Ohio Could have been Canadian
The Treaty of Paris in 1783, which ended the American Revolution, was quite generous to the U.S. Even though the colonies at the time were contained east of the Appalachian Mountains, Britain recognized the newly independent country as extending to the Mississippi River. This more than doubled the size of the original 13 colonies. Why were the British so generous? Here are some possibilities:
• Administering the land was very expensive and Britain saw an opportunity to dump those costs onto the newly formed United States
• The Americans had mastered the ‘art of the deal’
• Britain saw that the U.S. would be a good trading partner, and this land would allow America to grow, benefiting the British economy
• Britain hated the French, our allies, and saw a generous peace treaty as a way to buy back the U.S.’s friendship
• George Rogers Clark’s heroic campaign in the western territories (who? See below)
It is certainly possible that if Britain had held onto this land, Ohio, and the rest of the Midwest could have been Canadian!
George Rogers Clark
Next time you are in Vincennes, Indiana, visit the George Rogers Clark National Historical Park. The park was established to commemorate him and the expansion of the United States into what was then called the Northwest Territories. George Rogers Clark is the older brother of William Clark, of the Lewis and Clark Expedition.
In 1778, Clark led a small group of militiamen, less than 500, to capture several Illinois towns along the Mississippi river and the town of Vincennes along the Wabash river. He captured these without a fight as the occupants were either French or Indians without loyalty to the British.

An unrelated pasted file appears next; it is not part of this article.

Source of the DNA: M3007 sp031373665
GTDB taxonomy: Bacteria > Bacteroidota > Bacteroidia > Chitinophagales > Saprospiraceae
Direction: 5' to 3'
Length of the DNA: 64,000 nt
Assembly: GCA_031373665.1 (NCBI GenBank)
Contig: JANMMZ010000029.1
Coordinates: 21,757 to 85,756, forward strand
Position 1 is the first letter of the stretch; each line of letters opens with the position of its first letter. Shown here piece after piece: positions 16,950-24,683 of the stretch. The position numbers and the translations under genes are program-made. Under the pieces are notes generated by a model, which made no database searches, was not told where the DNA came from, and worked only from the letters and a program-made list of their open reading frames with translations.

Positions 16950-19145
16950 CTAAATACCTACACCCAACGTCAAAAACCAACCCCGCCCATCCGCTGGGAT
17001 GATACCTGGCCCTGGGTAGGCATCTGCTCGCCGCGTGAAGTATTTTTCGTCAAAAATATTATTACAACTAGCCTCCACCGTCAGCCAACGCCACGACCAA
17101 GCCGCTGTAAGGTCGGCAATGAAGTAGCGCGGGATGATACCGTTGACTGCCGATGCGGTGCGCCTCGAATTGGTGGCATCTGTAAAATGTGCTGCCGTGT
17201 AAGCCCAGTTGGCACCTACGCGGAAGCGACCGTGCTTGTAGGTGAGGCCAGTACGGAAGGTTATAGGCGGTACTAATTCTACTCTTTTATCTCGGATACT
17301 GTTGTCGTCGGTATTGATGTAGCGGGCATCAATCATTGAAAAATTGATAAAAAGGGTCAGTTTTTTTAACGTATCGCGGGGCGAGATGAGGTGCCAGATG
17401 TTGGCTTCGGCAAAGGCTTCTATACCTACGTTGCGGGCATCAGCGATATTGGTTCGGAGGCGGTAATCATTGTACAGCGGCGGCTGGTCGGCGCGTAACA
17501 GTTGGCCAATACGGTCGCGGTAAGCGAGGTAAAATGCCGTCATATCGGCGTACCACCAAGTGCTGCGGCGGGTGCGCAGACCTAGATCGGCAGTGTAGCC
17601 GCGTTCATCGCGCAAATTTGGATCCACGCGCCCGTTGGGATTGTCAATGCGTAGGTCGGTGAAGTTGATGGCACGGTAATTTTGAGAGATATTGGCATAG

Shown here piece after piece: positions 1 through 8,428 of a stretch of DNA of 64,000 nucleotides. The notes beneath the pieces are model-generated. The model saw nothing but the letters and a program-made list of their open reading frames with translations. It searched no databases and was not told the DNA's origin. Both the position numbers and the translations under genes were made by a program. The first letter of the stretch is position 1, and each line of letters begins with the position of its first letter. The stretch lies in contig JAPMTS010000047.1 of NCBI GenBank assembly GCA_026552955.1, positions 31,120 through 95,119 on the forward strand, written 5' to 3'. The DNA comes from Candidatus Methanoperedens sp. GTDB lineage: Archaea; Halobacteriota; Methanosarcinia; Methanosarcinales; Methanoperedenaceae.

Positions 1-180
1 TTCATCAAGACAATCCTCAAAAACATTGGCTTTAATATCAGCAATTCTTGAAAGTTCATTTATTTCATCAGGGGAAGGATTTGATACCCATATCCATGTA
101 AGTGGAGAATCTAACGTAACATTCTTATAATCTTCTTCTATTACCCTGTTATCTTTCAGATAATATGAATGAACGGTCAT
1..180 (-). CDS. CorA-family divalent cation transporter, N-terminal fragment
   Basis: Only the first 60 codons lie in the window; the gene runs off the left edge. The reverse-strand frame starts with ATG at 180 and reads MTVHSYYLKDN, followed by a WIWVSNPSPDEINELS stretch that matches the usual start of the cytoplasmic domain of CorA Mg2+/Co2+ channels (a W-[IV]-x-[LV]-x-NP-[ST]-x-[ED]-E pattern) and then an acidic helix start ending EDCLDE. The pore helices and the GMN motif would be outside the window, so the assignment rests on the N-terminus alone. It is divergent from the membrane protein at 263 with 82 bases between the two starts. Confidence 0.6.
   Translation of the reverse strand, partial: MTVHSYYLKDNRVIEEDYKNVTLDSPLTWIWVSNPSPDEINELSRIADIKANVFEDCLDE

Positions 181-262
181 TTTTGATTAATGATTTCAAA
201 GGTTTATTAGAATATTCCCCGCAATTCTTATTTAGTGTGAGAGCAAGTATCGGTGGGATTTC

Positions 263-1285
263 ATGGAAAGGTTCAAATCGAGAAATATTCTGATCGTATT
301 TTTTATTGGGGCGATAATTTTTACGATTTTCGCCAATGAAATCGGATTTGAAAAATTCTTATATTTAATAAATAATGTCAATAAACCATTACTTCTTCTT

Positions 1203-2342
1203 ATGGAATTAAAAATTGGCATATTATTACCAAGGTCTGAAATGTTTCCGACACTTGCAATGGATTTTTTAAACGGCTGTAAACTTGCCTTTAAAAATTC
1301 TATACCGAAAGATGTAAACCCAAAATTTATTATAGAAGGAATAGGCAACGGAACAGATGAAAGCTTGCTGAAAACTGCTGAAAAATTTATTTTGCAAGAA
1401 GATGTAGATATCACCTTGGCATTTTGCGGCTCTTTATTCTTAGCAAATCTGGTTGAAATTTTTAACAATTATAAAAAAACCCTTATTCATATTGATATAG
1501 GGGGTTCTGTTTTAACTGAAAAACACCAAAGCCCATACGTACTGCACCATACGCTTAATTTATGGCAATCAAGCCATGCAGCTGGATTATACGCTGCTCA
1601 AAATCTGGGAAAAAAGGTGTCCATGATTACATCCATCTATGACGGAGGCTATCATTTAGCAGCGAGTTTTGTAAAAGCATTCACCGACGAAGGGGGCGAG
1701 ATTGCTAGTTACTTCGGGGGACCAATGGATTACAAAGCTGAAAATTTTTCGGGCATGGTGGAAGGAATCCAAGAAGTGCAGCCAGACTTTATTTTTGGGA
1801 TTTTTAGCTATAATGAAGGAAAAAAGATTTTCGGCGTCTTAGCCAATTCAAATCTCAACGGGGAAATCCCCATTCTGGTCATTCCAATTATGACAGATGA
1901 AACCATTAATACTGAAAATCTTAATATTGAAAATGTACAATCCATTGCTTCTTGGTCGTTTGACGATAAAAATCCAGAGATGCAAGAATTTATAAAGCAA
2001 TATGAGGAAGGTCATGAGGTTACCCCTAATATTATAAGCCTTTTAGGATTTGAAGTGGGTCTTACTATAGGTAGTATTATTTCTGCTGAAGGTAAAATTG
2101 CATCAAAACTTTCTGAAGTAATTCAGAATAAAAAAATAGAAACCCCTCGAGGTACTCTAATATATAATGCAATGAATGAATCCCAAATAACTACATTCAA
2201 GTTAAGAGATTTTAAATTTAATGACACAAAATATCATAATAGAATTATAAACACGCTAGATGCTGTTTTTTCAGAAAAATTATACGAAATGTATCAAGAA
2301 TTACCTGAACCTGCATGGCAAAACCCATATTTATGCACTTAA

The British sent a force from Detroit and retook Vincennes in December 1778. Clark decided on a winter counterattack before the British could consolidate their position the following spring. He led his forces on a two-week hike through Illinois in the middle of winter and his surprise attack quickly caused the British to surrender in February 1779. The United States remained in possession of this territory through the end of the Revolutionary War.
Years later his younger brother, William, stopped by for a visit in Indiana on his way to St. Louis for the start of the Lewis and Clark Expedition. George struggled with alcoholism along with financial difficulties. In 1812, a few years before his death, the government finally granted him a pension in recognition of his service. The National Park Service (NPS) memorial was originally developed by the State of Indiana in the 1930’s and transferred to the NPS in 1966.
The importance of this campaign has been the subject of debate by historians. Because the British ceded the entire Northwest Territory to the United States in the Treaty of Paris, some credited Clark with doubling the size of the Colonies by seizing control of this territory during the war. Sort of ‘possession is nine-tenths of the law’. Clark was nicknamed the "Conqueror of the Northwest", and his Illinois campaign—particularly the surprise march to Vincennes—was romanticized.
I look at Clark’s heroic campaign as a small, but heroic, footnote in American History. The Revolutionary War lasted over six years and cost Britain a fortune. It is hard to imagine that these few small forts made any difference. Rather they wanted to dump the headache and expense onto the U.S. And, the French ambassador at the time, Charles Gravier, felt that the British were driving a wedge between the French and the new United States. He described the generous British settlement by stating that "The English buy peace rather than make it." In any case, I'm glad Ohio is part of the United States.